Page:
The Game Of Patience

MATERIAL. Prepare two rectangular cards, each 2 x 3 inches, and divide

one of them into two triangles by cutting it along one of its diagonals.

PROCEDURE. Place the uncut card on the table with one of its longer

sides to the child. By the side of this card, a little nearer the child

and a few inches apart, lay the two halves of the divided rectangle with

their hypothenuses turned from each other as follows:


Then say to the child: "_I want you to take these two pieces_ (touching

the two triangles) _and put them together so they will look exactly like

this_" (pointing to the uncut card). If the child hesitates, we repeat

the instructions with a little urging. Say nothing about hurrying, as

this is likely to cause confusion. Give three trials, of one minute

each. If only one trial is given, success is too often a result of

chance moves; but luck is not likely to bring two successes in three

trials. If the first trial is a failure, move the cut halves back to

their original position and say: "_No; put them together so they will

look like this_" (pointing to the uncut card). Make no other comment of

approval or disapproval. Disregard in silence the inquiring looks of the

child who tries to read his success or failure in your face.

If one of the pieces is turned over, the task becomes impossible, and it

is then necessary to turn the piece back to its original position and

begin over, not counting this trial. Have the under side of the pieces

marked so as to avoid the risk of presenting one of them to the child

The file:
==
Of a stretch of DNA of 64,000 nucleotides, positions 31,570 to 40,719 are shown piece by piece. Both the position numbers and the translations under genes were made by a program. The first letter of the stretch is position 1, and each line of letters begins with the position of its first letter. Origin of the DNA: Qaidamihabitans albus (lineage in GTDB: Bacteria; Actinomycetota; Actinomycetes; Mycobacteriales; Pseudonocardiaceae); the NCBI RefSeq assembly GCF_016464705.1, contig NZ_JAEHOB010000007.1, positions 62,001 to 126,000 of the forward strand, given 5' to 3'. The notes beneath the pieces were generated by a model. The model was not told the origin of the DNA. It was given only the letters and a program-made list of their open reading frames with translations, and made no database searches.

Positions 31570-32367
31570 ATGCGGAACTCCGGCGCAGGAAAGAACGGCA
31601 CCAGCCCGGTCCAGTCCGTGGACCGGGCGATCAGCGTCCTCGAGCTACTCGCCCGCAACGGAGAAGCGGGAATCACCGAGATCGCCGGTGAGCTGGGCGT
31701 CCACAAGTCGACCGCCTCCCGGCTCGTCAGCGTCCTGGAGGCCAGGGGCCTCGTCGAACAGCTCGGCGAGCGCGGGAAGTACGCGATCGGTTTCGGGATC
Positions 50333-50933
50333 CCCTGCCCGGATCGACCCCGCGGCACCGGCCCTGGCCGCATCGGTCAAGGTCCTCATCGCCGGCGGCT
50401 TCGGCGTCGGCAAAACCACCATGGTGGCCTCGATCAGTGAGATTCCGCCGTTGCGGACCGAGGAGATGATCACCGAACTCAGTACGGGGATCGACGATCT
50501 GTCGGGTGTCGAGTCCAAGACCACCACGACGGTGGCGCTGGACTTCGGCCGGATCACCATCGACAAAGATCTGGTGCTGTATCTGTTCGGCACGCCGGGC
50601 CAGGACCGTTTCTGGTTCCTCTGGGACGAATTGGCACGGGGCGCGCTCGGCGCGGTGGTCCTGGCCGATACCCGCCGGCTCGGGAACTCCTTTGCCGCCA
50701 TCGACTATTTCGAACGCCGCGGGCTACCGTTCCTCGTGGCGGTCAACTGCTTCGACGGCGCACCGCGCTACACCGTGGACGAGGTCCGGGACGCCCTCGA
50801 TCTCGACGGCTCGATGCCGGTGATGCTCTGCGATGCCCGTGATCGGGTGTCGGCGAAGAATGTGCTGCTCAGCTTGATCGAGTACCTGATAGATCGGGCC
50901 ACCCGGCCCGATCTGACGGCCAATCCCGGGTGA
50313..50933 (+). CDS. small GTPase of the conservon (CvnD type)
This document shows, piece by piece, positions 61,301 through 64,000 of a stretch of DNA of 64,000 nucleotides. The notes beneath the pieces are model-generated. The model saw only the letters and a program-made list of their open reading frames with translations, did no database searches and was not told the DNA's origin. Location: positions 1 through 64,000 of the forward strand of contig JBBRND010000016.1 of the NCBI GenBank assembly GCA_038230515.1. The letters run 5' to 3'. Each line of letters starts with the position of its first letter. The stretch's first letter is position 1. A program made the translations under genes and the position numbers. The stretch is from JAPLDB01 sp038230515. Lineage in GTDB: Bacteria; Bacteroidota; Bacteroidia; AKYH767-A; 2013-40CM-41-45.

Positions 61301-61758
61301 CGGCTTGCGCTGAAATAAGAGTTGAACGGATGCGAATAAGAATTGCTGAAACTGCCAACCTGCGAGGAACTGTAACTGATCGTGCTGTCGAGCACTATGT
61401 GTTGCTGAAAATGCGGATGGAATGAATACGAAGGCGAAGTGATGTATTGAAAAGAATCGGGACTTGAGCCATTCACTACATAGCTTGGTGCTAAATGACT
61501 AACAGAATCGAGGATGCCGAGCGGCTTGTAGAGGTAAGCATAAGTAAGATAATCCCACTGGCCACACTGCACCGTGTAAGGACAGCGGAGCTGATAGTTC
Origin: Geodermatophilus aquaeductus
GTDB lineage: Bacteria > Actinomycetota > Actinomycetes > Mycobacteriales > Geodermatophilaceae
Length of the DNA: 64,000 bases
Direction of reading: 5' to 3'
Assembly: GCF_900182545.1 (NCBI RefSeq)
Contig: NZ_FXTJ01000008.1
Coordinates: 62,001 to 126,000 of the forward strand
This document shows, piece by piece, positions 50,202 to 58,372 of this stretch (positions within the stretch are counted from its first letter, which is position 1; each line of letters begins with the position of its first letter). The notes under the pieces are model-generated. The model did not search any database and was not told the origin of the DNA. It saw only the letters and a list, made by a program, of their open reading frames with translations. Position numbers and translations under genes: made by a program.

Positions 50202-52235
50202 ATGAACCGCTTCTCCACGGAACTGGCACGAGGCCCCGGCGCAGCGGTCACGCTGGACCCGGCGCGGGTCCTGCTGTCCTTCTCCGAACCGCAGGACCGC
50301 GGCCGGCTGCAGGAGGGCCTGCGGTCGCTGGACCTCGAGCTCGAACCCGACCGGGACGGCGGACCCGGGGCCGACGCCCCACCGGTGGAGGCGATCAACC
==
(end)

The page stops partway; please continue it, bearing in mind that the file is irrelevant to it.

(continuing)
wrong side up.

SCORING. There must be _two successes in three trials_. About the only

difficulty in scoring is that of deciding what constitutes a trial. We

count it a trial when the child brings the pieces together and (after

few or many changes) leaves them in some position. Whether he succeeds

after many moves, or leaves the pieces with approval in some absurd

position, or gives up and says he cannot do it, his effort counts as one

trial. A single trial may involve a number of unsuccessful changes of

position in the two cards, but these changes may not consume altogether

more than one minute.

REMARKS. As aptly described by Binet, the operation has the following

elements: "(1) To keep in mind the end to be attained, that is to say,

the figure to be formed. It is necessary to comprehend this end and not

to lose sight of it. (2) To try different combinations under the

influence of this directing idea, which guides the efforts of the child

even though he be unconscious of the fact. (3) To judge the formed

combination, compare it with the model, and decide whether it is the

correct one."

It may be classed, therefore, as one of the many forms of the

"combination method." Elements must be combined into some kind of whole

under the guidance of a directing idea. In this respect it has something

in common with the form-board test, the Ebbinghaus test, and the test

with dissected sentences (XII, 4). Binet designates it a "test of

patience," because success in it depends upon a certain willingness to

persist in a line of action under the control of an idea.

Not all failures in this test are equally significant. A bright child of

5 years sometimes fails, but usually not without many trial combinations

which he rejects one after another as unsatisfactory. A dull child of

the same age often stops after he has brought the pieces into any sort

of juxtaposition, however absurd, and may be quite satisfied with his

foolish effort. His mind is not fruitful and he lacks the power of


It would be well worth while to work out a new and somewhat more

difficult "test of patience," but with special care to avoid the

puzzling features of the usual games of anagrams. The one given us by

Binet is rather easy for year V, though plainly somewhat too difficult

for year IV.